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The Laptop Comes with Me: Writing Across My World

I think most authors could identify with the fact that my writing pretty much comes with me everywhere I go. Whether because it’s because I want to be ready to jot down any ideas or inspiration that comes my way or because of simple necessity, I find I need the tools of my trade with me whenever possible so I can write my way across the little slice of the world I call my own.


One of the things authors, whether traditionally or independently published, wish for people to understand about us is the fact that most of us do not make a full-time living off our writing. I work as a teacher, a friend works as a disability specialist, and another friend works as a banker, just to name a few. We are workers, spouses, parents…and many times those things have to take precedence over our passions as writers and creators. In order to give the time to our writing it needs and deserves, we often find ourselves writing in little slivers: during a child’s nap, a wait for something to start, a car trip (though of course not while driving ourselves…never that), late at night or early in the morning, or a rare pocket of downtime at work.


I think the picture of a writer sitting in a café, a notepad and pen in front of them (perhaps alongside some fancy-looking books) is a fairly ubiquitous one. Just as common, of course, is the picture of a writer sitting in a café, a laptop in front of them as they tap away on their latest masterpiece while sipping a chai latte. I have found myself in both situations, though far more often in the laptop one. Writing in cafes and coffee shops offers a change of pace, a delicious beverage (and maybe a pastry, too), and just general exposure to the outside world for a subset of people perhaps most comfortable in their own homes.


But what about those other times? What about wandering around your world with the means to write available as often as possible?  I am very thankful for the digital age in that respect: because of cloud syncing, I once wrote about a thousand words of my manuscript on my phone while sitting in a doctor’s office with a ridiculously long wait, a couple hundred while waiting for my daughter to finish show choir rehearsal, and so on. Though I don’t necessarily prefer writing on my phone for many reasons (including clumsy thumbs), it’s nice to have that tool and the ability to use it for writing even when I’m not otherwise in a place where I could do so.


The tablet is a little better: with a Bluetooth keyboard, my tablet becomes a mini-laptop capable of almost everything my real laptop and even my big machine are. The tablet goes places with me I might not have the space or the carrying capacity to take my laptop: festival tables, coffee shops on the way to and from other places, other people’s homes, and my job. Once again, the cloud allows me to work in sync with my other devices, so whatever I tap onto the tablet immediately lives on every other device I have. It’s truly delightful.

T.J. wearing a purple shirt, typing on a laptop in front of a window to the Gulf of Mexico.


This week, I am working on vacation: my partner and I opted to spend spring break aboard the Regal Princess in the Gulf of Mexico, and I have the absolute privilege of writing against a backdrop of breathtaking blue ocean, trying not to doze off from the gentle rocking of the waves beneath this behemoth of a ship. That brings me to the other part of writing throughout my world: not just practicality, but inspiration.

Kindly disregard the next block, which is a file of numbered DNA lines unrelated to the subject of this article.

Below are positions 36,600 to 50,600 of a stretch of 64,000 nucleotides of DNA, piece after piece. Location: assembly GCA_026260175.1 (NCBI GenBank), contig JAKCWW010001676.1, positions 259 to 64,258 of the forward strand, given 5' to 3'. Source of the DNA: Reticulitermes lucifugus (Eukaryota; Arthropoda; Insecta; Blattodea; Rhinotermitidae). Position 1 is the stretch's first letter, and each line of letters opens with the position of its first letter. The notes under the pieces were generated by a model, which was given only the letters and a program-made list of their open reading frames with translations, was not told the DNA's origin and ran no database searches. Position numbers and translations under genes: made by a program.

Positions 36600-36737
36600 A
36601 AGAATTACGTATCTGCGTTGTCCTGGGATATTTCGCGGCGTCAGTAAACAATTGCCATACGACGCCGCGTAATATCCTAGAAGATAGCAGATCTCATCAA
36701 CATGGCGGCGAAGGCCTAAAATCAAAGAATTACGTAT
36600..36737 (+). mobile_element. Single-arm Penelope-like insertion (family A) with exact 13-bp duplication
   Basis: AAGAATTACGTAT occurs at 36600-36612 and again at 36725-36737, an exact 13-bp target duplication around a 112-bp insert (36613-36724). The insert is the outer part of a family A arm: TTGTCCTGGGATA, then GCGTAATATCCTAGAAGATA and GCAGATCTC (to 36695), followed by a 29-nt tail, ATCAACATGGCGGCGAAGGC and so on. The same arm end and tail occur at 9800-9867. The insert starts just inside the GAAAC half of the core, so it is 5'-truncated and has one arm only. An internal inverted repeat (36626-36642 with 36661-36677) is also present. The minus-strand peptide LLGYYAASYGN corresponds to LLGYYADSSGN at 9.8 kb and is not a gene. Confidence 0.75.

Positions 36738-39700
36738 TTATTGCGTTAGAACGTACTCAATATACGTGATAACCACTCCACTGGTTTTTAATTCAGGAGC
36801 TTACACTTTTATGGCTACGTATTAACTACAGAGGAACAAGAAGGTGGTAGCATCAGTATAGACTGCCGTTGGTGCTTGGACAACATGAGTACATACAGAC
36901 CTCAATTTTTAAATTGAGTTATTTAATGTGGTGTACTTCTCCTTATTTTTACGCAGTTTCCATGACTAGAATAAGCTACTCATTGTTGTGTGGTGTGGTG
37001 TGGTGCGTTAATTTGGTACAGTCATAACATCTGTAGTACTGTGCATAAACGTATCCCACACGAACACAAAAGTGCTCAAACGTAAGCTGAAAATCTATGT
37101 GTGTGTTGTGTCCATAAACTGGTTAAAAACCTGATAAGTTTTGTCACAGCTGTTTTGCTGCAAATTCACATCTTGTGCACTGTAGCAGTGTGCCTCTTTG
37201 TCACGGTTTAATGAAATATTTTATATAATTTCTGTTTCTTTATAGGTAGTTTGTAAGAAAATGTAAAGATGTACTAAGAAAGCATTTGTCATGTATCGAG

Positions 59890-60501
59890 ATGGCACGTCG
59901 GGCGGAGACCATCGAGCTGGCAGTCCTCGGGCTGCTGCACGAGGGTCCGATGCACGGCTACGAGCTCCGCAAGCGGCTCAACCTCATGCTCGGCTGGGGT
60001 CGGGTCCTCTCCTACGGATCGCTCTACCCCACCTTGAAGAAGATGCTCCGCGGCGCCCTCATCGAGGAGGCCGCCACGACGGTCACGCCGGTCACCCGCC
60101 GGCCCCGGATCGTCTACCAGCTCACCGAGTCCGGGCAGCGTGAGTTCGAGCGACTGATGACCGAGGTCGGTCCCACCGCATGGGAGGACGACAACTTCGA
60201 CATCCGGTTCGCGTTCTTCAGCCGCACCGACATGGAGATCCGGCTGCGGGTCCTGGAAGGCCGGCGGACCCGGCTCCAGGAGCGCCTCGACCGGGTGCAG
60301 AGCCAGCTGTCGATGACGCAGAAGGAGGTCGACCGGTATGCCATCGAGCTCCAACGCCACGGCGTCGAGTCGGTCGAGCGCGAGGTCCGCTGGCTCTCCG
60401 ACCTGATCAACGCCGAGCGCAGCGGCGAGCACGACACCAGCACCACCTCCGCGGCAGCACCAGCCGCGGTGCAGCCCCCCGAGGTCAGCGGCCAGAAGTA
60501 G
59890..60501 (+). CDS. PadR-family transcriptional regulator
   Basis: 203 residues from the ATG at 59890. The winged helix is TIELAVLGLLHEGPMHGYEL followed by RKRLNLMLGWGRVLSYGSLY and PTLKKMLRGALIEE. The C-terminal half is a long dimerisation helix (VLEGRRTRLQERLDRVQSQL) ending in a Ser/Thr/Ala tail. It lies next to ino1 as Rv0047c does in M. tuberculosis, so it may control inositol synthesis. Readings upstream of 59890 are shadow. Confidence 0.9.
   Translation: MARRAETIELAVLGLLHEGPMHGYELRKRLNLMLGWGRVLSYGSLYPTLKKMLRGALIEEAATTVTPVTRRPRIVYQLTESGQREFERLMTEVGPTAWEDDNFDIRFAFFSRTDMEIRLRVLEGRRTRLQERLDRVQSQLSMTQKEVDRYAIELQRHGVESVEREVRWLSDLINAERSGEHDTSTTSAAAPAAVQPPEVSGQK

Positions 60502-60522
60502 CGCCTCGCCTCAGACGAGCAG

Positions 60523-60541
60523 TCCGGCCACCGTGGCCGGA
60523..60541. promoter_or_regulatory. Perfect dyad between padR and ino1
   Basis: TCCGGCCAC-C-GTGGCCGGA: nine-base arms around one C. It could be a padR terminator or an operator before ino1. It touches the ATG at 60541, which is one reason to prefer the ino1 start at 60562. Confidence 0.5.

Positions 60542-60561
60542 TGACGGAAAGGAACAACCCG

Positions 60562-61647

As we were boarding the ship yesterday, my partner asked me if I was now going to place Alanda on a ship in the ocean in tribute to our week away. The answer was, of course, no – Alanda is a land-bound creature. But it got me thinking about how my surroundings can and do influence the stories and characters I write. Perhaps my current surroundings won’t lead me to place one of my characters off the continent of Ilbeor and into the Sundering Sea, but looking out over that expanse of blue out my window does lead to other thoughts not directly related to the immediate plot of the Legends or Ilbeor saga. I have considered how one of my characters might view the ocean upon seeing it for the first time; I have considered what happens when you are sequestered away from the familiar in the cabin of a ship (whether luxurious or not); I have considered how the sudden addition of thousands of strangers into a character’s world might affect how they behave; I have considered the sheer power of large amounts of water. Though it might not be as straightforward as putting one of my characters on a ship, the inspiration and thought processes that come from my surroundings just can’t be underestimated.


Really, reader, what it comes down to is this: I and other authors are often thought of as creatures of habit, stuck in a study or other room with our writing (and perhaps some very messy bookshelves in the background), spinning worlds inside our heads in defiance of what is actually happening in the wider world around us. And sometimes, that’s absolutely accurate. But far more often, the writer must write where he or she can, and must draw upon their own experiences or observations about the various facets of their piece of the world to create compelling narratives.


P.S. In case you were wondering, the writing tool I use to write across devices and location is Scrivener, which – if paired with Dropbox and the iOS/Android app of the same name – allows me to seamlessly work wherever I am. But Scrivener is not the least bit unique in this ability, and the answers you would get from authors regarding their chosen platforms is as varied as the authors themselves.

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